Day 32, Tuesday March 9, 1999

DvaRacciLon.jpg (16522 bytes)
Photo Richard Konkolski

Victor Yazykov wished to finish the race as soon as possible but he still had 147 miles to go. He suffered some problem every day. Two days before, with the contrary winds, his autopilot stopped working. Next morning he opened a hatch to the aft compartment to find it half full of seawater. A rubber gasket on the hatch was damaged by mainsheet traveler control line. Then about eight two-gallon plastic containers with fresh water got chafed and holed by the boat's movement. He lost almost all fresh water. Left with a couple of cans filled with slightly salted water, he could still make salty tea.

Yazykov's Wind of Change Russia Photo Billy Black BBWindofChangeNarrow.jpg (18480 bytes)

Fortunately his pilot started to work again after its brain box dried and Victor got a light following wind, perfect conditions for his new huge foresail. After midnight, the wind increased and the pilot could not handle the big sail anymore and he had to take it down. Taking it down to the deck he could not cope and partially rolled sail got into the ocean.

After recovering the sail he was so exhausted that he could not do anything for a full day. Today, with contrary and shifting winds, he almost could not make any progress. Very thick fog for the last three days did not make his life easier. He discovered that the radar antenna did not rotate. To help solve all these problems he cooked a good meal and took a can of beer, to keep the crew happy. He only had two cans left, so he should get to Punta in two days.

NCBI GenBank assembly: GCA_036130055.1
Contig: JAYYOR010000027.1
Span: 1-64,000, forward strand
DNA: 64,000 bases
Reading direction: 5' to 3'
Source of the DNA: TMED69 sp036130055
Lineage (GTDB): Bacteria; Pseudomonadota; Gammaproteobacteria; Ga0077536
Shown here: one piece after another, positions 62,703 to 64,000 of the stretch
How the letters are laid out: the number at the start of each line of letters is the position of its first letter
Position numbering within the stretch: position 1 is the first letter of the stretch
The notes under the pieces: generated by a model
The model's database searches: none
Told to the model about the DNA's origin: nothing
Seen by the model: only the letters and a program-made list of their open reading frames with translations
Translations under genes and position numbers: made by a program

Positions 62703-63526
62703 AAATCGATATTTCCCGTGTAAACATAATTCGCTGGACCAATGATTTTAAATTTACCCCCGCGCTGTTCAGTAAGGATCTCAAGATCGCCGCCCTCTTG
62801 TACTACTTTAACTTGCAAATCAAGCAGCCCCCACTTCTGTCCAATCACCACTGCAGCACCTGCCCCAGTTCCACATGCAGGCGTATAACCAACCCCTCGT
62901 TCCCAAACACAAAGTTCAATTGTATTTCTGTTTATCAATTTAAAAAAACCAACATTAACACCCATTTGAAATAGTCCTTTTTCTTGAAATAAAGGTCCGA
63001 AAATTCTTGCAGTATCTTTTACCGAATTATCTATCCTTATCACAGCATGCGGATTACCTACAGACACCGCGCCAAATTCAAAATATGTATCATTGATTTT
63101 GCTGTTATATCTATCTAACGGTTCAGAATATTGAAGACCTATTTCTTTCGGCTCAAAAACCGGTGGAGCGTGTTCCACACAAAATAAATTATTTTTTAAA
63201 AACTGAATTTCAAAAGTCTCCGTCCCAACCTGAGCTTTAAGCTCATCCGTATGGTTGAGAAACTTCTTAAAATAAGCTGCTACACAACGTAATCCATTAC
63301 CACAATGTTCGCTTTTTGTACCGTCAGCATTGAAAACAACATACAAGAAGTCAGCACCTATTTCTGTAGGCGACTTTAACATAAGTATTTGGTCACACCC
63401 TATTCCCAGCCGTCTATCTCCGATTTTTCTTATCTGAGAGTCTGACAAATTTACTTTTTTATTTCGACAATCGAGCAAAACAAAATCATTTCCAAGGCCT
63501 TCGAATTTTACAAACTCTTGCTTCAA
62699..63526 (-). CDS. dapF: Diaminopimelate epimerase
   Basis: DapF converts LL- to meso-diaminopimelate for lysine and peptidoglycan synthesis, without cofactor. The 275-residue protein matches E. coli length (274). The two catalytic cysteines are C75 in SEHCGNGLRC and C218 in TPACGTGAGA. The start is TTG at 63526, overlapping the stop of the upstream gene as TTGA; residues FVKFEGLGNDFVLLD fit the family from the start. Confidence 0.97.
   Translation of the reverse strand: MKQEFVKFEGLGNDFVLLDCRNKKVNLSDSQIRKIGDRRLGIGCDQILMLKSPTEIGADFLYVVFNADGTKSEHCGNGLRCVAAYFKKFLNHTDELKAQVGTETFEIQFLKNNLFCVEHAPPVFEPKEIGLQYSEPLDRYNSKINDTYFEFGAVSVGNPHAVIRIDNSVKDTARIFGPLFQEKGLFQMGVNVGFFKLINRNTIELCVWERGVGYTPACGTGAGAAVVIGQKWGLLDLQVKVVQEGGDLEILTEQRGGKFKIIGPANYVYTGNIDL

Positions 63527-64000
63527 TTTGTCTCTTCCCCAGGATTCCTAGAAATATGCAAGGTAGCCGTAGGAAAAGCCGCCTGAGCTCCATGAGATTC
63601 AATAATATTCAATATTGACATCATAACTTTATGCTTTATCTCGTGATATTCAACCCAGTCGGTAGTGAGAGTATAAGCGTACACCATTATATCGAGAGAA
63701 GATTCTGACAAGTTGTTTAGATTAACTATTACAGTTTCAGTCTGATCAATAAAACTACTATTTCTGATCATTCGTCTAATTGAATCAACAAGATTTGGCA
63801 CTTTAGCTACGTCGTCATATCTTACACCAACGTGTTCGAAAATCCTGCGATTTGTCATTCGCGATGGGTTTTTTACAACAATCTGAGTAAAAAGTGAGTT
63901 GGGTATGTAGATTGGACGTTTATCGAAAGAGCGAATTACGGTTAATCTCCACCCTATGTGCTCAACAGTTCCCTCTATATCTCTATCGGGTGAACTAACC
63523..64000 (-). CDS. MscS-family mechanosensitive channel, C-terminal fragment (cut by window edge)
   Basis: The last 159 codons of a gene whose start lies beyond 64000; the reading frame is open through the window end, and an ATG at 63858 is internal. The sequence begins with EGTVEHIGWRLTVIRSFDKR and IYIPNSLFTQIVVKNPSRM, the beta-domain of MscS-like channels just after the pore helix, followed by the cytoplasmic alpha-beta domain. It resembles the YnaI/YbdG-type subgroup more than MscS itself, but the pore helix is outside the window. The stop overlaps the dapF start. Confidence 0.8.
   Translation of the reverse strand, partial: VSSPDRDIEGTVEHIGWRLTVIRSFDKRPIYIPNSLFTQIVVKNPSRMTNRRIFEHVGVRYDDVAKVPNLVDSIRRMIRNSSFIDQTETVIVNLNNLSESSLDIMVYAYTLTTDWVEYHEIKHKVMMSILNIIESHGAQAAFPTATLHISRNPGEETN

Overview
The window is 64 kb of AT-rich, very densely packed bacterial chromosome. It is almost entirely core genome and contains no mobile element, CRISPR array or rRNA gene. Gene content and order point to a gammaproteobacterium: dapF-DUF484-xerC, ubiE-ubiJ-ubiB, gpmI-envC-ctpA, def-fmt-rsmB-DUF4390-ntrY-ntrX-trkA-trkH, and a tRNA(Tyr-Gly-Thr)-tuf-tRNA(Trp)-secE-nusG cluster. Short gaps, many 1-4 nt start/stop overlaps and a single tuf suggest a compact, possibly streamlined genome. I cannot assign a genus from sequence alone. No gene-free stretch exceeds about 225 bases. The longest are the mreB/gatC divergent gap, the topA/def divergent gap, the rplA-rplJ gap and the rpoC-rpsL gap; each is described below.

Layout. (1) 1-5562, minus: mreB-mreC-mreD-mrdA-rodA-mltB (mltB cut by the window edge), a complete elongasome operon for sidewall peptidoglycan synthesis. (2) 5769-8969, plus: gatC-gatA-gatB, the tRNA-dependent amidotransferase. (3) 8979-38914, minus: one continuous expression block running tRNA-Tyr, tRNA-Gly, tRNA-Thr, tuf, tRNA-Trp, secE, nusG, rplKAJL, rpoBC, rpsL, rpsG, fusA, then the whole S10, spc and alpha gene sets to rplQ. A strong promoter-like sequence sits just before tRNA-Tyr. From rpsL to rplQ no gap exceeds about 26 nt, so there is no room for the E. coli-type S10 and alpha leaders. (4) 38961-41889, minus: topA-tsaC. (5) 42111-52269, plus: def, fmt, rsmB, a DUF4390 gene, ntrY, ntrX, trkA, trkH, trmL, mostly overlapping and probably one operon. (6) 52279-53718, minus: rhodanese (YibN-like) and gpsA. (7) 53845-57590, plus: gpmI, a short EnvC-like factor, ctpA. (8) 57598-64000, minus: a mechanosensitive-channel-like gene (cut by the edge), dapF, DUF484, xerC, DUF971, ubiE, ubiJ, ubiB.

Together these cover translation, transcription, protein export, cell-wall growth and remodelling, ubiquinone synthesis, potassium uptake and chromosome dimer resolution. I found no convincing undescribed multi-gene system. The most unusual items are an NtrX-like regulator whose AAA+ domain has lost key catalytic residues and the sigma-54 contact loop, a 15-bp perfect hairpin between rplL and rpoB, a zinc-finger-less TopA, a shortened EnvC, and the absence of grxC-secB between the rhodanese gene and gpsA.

MSNoBarriers.jpg (16184 bytes) Petersen's No Barriers Photo Marek Slodownik

Neal Petersen was getting closer to Cape Horn. He reported: "We are getting there. The winds have gone SSW and blowing between 30-40 knots. I am making a course pretty much straight for the Horn, but the weather forecast is not good again. It changes daily… …I am running with just a staysail set as its too rough for a mainsail. I would make better progress with a genoa, but the genoa is torn."

A message was also received from Neil Hunter: "Finally got a bit of breeze but have had to nearly drop down into the furious fifties to find it. Not a good wind direction though, from dead aft, but we are making progress. Have just gybed onto port tack as there is a slight indication the breeze might clock a bit NWerly… ...Just pleasant sailing and lots of birds. No dolphins, whales or fish though. So..."

SlunceAlbatros.jpg (17574 bytes)
Photo Richard Konkolski

Positions:

Class 1

Place

Skipper

Boat

Latitude

Longitude

Dist. to go

Speed

Dist. to first

Time

1

Soldini

Fila

Punta

del Este

0

0

0

0

2

Thiercelin

Somewhere

48 38S

057 52W

830

3.1

830.1

2140

3

Autissier

PRB

Rescued

by

Soldini

0

0

0

4

Hall

Gartmore

Retiring

to

Chatham Is.

0

0

0

Class 2

Place

Skipper

Boat

Latitude

Longitude

Dist. to go

Speed

Dist. to first

Time

1

Mouligne

Cray Valley

Punta

del Este

0

0

0

0

2

Garside

Magellan Alpha

Punta

del Este

0

0

0

0

3

Van Liew

Balance Bar

Punta

del Este

0

0

0

0

4

Yazykov

Wind of Change

37 20S

055 42W

147

8.1

146.6

2144

5

Saito

Shuten-dohji II

55 20S

077 25W

1695

6.2

1694.7

2144

6

Petersen

No Bariers

52 55S

080 10W

1831

7.1

1831.1

2144

7

Hunter

Paladin II

49 13S

100 52W

2624

5.4

2623.8

2144

Copyright Richard Konkolski
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